Mr. Bev­elle lat­er tes­ti­fied that this assign­ment made him fear for his safe­ty:

Mr. Bev­elle tes­ti­fied that he was fear­ful of his new assign­ment, fear­ful that he might be “acci­den­tall
y” hurt by an item dropped by a fel­low work­er-all of whom were appar­ent­ly white-after report­ing Mr. Tabor’s racial remarks. Mr. Bev­elle knew that the work­ers on the tow­ers had been assigned to work with Mr. Tabor in the past on oth­er jobs. They had trav­eled with Mr. Tabor, lived near Mr. Tabor, and gen­er­al­ly knew him far bet­ter than they knew Mr. Bev­elle. Mr. Bev­elle also knew that tools on the job site weighed as much as six or sev­en pounds, and items like bolts were six inch­es long and two inch­es in cir­cum­fer­ence.

Mr. Bev­elle had not asked for this reas­sign­ment, and no one explained to him the rea­son for the reas­sign­ment. Appar­ent­ly the two white boss­es mak­ing the racist state­ments con­tin­ued to work their same assign­ments, and Mr. Bevelle’s job on the heli­copter  land­ing pad was giv­en to some­one else.

Then, dur­ing a safe­ty meet­ing involv­ing about 100 employ­ees (and Mr. Bev­elle was the only African-Amer­i­can), PAR Elec­tri­cal told the work­ers that “racial com­ments would not be tol­er­at­ed”. Mr. Bev­elle, based on this meet­ing, believed that all of the oth­er PAR Elec­tri­cal employ­ees knew that Mr. Bev­elle had com­plained to man­age­ment about dis­crim­i­na­tion, and he believed that all of the oth­er employ­ees were white.

Short­ly after that meet­ing, Mr. Bev­elle quit PAR Elec­tri­cal.

The Human Rights Commission’s Deci­sion

Mr. Bev­elle then filed a charge of dis­crim­i­na­tion with the West Vir­ginia Human Rights Com­mis­sion. The charge pro­ceed­ed to a tri­al (“hear­ing”, in HRC’s par­lance) before an admin­is­tra­tive law judge (“ALJ”). The ALJ ruled for Mr. Bev­elle and the HRC entered an order adopt­ing the ALJ’s find­ings.

The WV Human Rights Com­mis­sion reached the fol­low­ing con­clu­sions in hold­ing that PAR Elec­tri­cal vio­lat­ed Mr. Bevelle’s rights:

The admin­is­tra­tive law judge award­ed Mr. Bev­elle the fol­low­ing com­pen­sa­tion:


PAR Elec­tri­cal then appealed to Cir­cuit Court In Kanawha Coun­ty, and the Cir­cuit Court affirmed the HRC’s deci­sion.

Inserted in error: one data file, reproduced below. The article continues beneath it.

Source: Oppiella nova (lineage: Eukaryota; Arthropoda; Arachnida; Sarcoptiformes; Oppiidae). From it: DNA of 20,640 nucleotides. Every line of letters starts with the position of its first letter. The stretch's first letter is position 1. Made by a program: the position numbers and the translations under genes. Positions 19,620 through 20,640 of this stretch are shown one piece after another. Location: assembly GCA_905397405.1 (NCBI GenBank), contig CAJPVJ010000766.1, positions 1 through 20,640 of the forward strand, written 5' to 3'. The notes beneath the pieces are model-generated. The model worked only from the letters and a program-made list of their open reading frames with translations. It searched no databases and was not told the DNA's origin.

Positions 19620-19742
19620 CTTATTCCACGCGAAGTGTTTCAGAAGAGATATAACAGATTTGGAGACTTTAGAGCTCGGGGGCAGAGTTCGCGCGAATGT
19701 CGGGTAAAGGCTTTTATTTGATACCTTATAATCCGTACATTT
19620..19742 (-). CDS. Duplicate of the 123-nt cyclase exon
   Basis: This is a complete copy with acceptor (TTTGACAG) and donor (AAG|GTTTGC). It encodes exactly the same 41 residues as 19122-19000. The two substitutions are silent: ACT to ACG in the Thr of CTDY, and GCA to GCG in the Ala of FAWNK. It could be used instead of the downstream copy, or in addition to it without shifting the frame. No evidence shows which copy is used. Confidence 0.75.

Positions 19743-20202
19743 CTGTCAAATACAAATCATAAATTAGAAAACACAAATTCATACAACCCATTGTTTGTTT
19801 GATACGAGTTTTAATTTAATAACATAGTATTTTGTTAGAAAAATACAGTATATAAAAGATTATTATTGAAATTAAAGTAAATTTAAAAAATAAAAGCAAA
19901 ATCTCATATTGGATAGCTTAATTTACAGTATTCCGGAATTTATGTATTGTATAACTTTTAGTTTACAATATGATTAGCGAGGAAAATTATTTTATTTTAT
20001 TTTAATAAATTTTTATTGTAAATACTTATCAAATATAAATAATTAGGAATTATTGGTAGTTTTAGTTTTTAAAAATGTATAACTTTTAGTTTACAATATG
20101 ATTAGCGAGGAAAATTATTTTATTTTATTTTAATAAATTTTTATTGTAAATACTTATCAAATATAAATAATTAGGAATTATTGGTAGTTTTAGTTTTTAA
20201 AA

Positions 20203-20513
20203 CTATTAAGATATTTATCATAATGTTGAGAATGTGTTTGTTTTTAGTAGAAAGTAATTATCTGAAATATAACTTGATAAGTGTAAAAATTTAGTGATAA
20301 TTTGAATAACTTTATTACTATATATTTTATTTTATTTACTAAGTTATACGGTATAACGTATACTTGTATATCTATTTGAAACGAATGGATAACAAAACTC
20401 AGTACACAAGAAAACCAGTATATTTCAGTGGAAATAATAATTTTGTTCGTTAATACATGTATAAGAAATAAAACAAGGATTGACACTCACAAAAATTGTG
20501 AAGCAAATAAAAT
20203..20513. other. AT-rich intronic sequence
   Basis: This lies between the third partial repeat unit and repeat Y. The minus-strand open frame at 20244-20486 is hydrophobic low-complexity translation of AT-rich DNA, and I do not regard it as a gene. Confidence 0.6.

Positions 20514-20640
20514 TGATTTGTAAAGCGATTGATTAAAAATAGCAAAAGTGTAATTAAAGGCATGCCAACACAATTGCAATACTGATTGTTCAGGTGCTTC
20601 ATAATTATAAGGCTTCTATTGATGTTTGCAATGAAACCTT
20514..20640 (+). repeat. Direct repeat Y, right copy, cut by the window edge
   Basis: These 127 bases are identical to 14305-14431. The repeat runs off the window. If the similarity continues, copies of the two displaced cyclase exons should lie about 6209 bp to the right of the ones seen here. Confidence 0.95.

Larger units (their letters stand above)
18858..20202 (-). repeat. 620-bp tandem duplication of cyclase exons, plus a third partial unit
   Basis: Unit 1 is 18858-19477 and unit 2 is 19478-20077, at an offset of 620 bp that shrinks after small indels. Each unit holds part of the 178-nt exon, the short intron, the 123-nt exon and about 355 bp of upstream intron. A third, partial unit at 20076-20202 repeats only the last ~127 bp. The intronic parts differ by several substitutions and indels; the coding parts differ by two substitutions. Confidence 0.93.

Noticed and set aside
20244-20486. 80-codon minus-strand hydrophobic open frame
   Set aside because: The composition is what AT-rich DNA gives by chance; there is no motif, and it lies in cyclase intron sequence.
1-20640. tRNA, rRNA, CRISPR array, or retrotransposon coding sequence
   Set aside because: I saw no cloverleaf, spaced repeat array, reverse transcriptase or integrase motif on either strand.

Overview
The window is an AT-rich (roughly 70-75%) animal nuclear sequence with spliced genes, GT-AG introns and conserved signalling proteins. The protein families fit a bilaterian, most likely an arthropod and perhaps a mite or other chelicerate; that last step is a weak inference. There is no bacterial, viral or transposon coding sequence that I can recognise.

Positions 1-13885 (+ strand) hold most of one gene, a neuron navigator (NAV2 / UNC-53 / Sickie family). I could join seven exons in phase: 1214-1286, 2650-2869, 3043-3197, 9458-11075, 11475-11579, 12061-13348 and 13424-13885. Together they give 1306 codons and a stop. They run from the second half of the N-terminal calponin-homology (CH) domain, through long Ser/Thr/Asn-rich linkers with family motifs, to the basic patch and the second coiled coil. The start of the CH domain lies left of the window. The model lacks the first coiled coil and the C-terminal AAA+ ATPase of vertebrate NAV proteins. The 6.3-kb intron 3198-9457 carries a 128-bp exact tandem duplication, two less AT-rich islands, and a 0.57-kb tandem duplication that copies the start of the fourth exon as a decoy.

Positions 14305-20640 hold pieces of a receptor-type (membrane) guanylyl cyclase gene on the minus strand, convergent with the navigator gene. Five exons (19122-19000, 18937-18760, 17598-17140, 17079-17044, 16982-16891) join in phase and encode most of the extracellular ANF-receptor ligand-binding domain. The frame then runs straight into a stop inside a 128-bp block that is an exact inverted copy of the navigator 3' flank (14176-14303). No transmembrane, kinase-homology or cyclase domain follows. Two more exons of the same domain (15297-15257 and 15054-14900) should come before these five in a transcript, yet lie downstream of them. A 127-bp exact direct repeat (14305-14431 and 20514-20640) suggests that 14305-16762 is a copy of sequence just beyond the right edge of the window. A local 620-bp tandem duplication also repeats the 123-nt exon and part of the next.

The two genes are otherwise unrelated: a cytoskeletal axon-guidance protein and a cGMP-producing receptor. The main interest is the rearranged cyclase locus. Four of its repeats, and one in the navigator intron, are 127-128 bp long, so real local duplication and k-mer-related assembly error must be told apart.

PAR Elec­tri­cal then appealed to the WV Supreme Court, which also affirmed the HRC’s deci­sion (click here for PAR Electrical’s appeal brief; and click here for Mr. Bevelle’s response brief); and click here for PAR Electrical’s reply brief).

The WV Supreme Court in its opin­ion addressed only two issues that were raised in the appeal: (1) whether the racist behav­ior was severe enough to cre­ate a hos­tile work envi­ron­ment, and (2) whether PAR Elec­tri­cal took prompt and effec­tive reme­di­al action after Mr. Bev­elle com­plained.

Was the Racism Bad Enough to Cre­ate a Hos­tile Work Envi­ron­ment?

PAR Elec­tri­cal argued on appeal that there was only a “sin­gle inci­dent” of racist lan­guage, and that a “sin­gle inci­dent” was insuf­fi­cient to cre­ate a hos­tile work envi­ron­ment. The WV Supreme Court dif­fer­en­ti­at­ed between two sce­nar­ios in address­ing PAR’s argu­ment:

  • There could be an inci­dent involv­ing racist lan­guage that was “acci­den­tal” or “in frus­tra­tion”. That would be a mit­i­gat­ing fac­tor in favor of the employ­er in address­ing whether there was a hos­tile work envi­ron­ment, but that was not the case for PAR Elec­tri­cal.
  • There could be a “repeat­ed” and “delib­er­ate” use of racist lan­guage, and that would be an aggra­vat­ing con­sid­er­a­tion. And that was what hap­pened with PAR Elec­tri­cal.

In describ­ing why the facts fit that “repeat­ed” and “delib­er­ate sce­nario”, the Court focused on the com­ment about fir­ing Mr. Bev­elle for not join­ing the KKK, Mr. Bev­elle “dis­en­gag­ing” from the con­ver­sa­tion by walk­ing away, the racist com­ments con­tin­ued loud enough for Mr. Bev­elle to hear, Mr. Bev­elle then com­plained to the two super­vi­sors involved in the con­ver­sa­tion, and they then offen­sive­ly explained their views on the use of the “N-word” (described in detail above).

The Court dis­cussed lan­guage in a pri­or deci­sion, Fair­mont Spe­cial­ty Ser­vices v. WV Human Rights Com­mis­sion, 206 W. Va. 86, 96 n.9, 522 S.E.2d 180, 190 n.9 (1999), that, “as a gen­er­al rule”, “more than a few iso­lat­ed inci­dents are required” to cre­ate a hos­tile work envi­ron­ment claim. The Court  essen­tial­ly described two tiers of offen­sive con­duct, one involv­ing lan­guage “intend­ed to den­i­grate” a group (such as the N-word and the C-word), and ”more sub­tle” man­i­fes­ta­tions of prej­u­dice: